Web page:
3) Knowledge is power

Managing risks is about making tradeoff decisions. Anyone that participates in fantasy sports leagues instinctively knows this because they have to make tradeoff decisions every week. Would you start or sit a player that’s hurt? The answer is maybe – it depends on what you know about his injury and what role he would play in your game plan. Managing application security risks is about making a different set of tradeoff decisions. Would you put this application into production with vulnerabilities? The answer is maybe – it depends on what you know about the application vulnerabilities and what role the application would play in achieving a business goal. Security policies are supposed to encapsulate that knowledge. The problem is that organizations often don’t know much about their application inventory, or their application’s vulnerabilities, or the risks those vulnerabilities pose, or which vulnerabilities to fix and when, or what they are doing right and wrong when it comes to managing vulnerabilities. A program provides a focal point for collecting and analyzing information related to application security so that you can make better decisions.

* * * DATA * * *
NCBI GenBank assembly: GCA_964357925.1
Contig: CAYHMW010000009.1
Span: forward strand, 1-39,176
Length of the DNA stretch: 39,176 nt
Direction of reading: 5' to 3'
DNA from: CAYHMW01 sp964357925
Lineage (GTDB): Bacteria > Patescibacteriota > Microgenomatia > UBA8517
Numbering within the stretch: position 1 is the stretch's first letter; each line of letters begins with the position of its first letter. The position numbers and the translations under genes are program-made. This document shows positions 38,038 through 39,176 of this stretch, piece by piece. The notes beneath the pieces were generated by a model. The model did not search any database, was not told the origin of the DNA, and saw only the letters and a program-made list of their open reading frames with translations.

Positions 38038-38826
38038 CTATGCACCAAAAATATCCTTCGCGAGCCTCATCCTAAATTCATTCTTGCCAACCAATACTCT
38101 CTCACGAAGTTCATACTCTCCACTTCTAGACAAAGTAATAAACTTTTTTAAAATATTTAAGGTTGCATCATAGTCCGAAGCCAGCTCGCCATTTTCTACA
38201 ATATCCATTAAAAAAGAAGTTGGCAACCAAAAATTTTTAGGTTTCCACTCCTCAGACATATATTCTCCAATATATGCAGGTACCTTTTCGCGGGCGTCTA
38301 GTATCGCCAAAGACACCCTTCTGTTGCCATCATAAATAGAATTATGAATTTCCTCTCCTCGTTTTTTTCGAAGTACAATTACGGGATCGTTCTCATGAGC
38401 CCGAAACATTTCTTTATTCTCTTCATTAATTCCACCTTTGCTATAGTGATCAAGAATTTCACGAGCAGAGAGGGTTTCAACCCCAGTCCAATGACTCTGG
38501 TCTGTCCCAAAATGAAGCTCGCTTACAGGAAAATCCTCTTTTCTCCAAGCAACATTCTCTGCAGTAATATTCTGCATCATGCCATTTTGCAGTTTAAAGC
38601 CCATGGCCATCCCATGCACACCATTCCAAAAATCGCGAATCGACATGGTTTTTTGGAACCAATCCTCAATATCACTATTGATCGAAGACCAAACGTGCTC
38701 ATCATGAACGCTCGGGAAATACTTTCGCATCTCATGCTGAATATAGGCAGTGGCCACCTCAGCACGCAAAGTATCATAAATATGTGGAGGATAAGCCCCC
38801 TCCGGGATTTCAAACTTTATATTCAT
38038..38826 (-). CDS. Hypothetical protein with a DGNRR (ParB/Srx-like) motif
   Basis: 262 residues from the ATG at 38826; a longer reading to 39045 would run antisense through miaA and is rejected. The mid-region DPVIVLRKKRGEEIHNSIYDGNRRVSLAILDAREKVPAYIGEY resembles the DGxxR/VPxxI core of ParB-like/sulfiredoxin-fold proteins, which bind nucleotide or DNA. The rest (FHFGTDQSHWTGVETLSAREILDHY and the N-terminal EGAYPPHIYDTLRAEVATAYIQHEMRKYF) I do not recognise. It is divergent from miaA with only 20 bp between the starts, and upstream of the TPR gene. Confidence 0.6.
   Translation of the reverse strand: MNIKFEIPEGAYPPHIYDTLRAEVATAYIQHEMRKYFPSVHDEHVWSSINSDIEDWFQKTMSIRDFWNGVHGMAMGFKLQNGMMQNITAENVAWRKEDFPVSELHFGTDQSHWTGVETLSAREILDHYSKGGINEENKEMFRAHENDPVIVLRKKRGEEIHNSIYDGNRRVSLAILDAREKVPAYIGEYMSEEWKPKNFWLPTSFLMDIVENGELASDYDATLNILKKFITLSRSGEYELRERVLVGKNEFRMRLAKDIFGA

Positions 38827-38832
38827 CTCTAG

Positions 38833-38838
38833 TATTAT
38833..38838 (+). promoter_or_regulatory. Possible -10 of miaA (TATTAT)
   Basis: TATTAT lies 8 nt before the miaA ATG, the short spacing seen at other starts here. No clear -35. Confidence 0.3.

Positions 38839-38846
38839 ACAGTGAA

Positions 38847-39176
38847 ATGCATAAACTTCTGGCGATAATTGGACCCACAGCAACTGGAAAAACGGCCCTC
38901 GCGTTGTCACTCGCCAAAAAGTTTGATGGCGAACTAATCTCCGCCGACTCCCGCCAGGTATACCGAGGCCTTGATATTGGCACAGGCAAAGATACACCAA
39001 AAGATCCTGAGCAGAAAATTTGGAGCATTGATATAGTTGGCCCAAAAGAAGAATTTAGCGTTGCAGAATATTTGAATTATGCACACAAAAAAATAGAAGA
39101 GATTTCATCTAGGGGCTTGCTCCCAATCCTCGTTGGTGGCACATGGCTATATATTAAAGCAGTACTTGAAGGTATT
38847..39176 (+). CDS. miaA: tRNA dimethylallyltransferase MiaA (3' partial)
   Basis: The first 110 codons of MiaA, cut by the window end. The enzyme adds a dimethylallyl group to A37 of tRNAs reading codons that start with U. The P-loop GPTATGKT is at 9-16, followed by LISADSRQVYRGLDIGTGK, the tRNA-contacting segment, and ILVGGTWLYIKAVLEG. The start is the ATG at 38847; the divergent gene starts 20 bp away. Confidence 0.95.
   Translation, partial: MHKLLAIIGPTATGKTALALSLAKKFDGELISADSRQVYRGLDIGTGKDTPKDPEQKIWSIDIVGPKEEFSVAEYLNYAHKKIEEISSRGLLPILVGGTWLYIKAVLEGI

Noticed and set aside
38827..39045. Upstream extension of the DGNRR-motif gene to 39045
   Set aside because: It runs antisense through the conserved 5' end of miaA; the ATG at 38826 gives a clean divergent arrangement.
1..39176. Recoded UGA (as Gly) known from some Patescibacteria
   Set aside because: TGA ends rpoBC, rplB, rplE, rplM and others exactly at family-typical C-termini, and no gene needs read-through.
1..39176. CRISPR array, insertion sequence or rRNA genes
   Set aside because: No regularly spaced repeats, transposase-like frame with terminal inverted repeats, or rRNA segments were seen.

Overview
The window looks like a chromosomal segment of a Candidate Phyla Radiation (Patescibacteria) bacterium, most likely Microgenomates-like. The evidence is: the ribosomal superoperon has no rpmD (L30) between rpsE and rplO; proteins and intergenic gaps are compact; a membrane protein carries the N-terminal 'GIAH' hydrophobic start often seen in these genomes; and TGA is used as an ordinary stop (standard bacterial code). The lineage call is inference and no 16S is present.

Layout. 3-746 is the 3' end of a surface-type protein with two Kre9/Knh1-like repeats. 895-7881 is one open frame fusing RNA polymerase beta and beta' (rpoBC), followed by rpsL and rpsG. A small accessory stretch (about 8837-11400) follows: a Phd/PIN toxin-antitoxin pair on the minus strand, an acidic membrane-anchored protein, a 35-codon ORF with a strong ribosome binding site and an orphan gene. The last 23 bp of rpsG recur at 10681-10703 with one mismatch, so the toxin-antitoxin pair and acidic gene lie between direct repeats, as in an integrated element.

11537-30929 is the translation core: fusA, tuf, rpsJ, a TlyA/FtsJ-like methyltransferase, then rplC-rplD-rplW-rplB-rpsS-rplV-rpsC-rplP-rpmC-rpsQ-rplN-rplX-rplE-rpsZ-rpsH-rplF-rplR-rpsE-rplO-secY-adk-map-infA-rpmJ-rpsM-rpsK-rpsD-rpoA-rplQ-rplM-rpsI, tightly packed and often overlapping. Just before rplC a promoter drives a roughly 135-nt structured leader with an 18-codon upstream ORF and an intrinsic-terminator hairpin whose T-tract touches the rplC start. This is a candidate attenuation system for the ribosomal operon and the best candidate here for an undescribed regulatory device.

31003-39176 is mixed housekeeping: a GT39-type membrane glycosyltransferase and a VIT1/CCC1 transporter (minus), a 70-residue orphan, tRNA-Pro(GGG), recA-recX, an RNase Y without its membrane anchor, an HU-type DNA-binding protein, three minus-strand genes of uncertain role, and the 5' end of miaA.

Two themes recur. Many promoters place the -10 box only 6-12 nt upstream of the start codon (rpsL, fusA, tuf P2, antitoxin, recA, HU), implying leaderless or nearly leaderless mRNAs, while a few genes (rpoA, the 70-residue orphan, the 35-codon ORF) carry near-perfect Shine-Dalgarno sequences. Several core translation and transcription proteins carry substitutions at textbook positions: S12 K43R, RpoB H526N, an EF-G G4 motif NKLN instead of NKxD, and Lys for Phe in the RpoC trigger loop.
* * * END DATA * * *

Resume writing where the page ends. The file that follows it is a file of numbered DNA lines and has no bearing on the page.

4) Enable third-party vendor management

Large organizations purchase and outsource development of a ton of software – their development teams also depend on software platforms and libraries from third-party vendors to speed up internal development. Because organizations have little control over third-party source code, the company must blindly accept the risks inherent in third-party software. While many purchasing and outsourcing contracts include language about software security, it’s been a toothless requirement depending on verification questionnaires which are probably filled out by the vendor’s IT executive, who probably has a plateful of other concerns. An application security program can enable procurement departments to develop some verification teeth using application testing methodologies to determine the actual software risk which procurement can use as a leverage point during negotiations.